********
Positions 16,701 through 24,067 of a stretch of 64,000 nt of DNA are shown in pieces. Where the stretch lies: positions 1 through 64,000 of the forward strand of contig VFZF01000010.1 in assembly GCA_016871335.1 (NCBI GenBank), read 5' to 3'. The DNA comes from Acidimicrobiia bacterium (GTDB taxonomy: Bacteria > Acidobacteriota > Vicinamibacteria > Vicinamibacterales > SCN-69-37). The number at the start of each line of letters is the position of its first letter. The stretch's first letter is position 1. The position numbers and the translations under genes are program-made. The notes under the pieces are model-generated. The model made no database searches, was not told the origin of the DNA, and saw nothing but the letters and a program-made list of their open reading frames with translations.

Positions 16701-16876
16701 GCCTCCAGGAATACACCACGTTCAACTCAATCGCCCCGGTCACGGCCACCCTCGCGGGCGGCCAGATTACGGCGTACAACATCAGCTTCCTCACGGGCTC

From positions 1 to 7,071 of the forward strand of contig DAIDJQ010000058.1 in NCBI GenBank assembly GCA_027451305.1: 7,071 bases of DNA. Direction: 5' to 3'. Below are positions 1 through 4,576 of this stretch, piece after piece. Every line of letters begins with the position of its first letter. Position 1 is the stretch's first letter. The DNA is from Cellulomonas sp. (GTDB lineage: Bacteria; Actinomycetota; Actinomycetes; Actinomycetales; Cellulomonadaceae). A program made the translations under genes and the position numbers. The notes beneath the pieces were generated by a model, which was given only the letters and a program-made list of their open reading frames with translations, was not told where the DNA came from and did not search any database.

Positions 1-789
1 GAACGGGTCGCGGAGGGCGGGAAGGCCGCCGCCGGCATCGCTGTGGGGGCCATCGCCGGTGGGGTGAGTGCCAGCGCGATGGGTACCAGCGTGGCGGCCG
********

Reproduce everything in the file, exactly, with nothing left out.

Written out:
Positions 16,701 through 24,067 of a stretch of 64,000 nt of DNA are shown in pieces. Where the stretch lies: positions 1 through 64,000 of the forward strand of contig VFZF01000010.1 in assembly GCA_016871335.1 (NCBI GenBank), read 5' to 3'. The DNA comes from Acidimicrobiia bacterium (GTDB taxonomy: Bacteria > Acidobacteriota > Vicinamibacteria > Vicinamibacterales > SCN-69-37). The number at the start of each line of letters is the position of its first letter. The stretch's first letter is position 1. The position numbers and the translations under genes are program-made. The notes under the pieces are model-generated. The model made no database searches, was not told the origin of the DNA, and saw nothing but the letters and a program-made list of their open reading frames with translations.

Positions 16701-16876
16701 GCCTCCAGGAATACACCACGTTCAACTCAATCGCCCCGGTCACGGCCACCCTCGCGGGCGGCCAGATTACGGCGTACAACATCAGCTTCCTCACGGGCTC

From positions 1 to 7,071 of the forward strand of contig DAIDJQ010000058.1 in NCBI GenBank assembly GCA_027451305.1: 7,071 bases of DNA. Direction: 5' to 3'. Below are positions 1 through 4,576 of this stretch, piece after piece. Every line of letters begins with the position of its first letter. Position 1 is the stretch's first letter. The DNA is from Cellulomonas sp. (GTDB lineage: Bacteria; Actinomycetota; Actinomycetes; Actinomycetales; Cellulomonadaceae). A program made the translations under genes and the position numbers. The notes beneath the pieces were generated by a model, which was given only the letters and a program-made list of their open reading frames with translations, was not told where the DNA came from and did not search any database.

Positions 1-789
1 GAACGGGTCGCGGAGGGCGGGAAGGCCGCCGCCGGCATCGCTGTGGGGGCCATCGCCGGTGGGGTGAGTGCCAGCGCGATGGGTACCAGCGTGGCGGCCG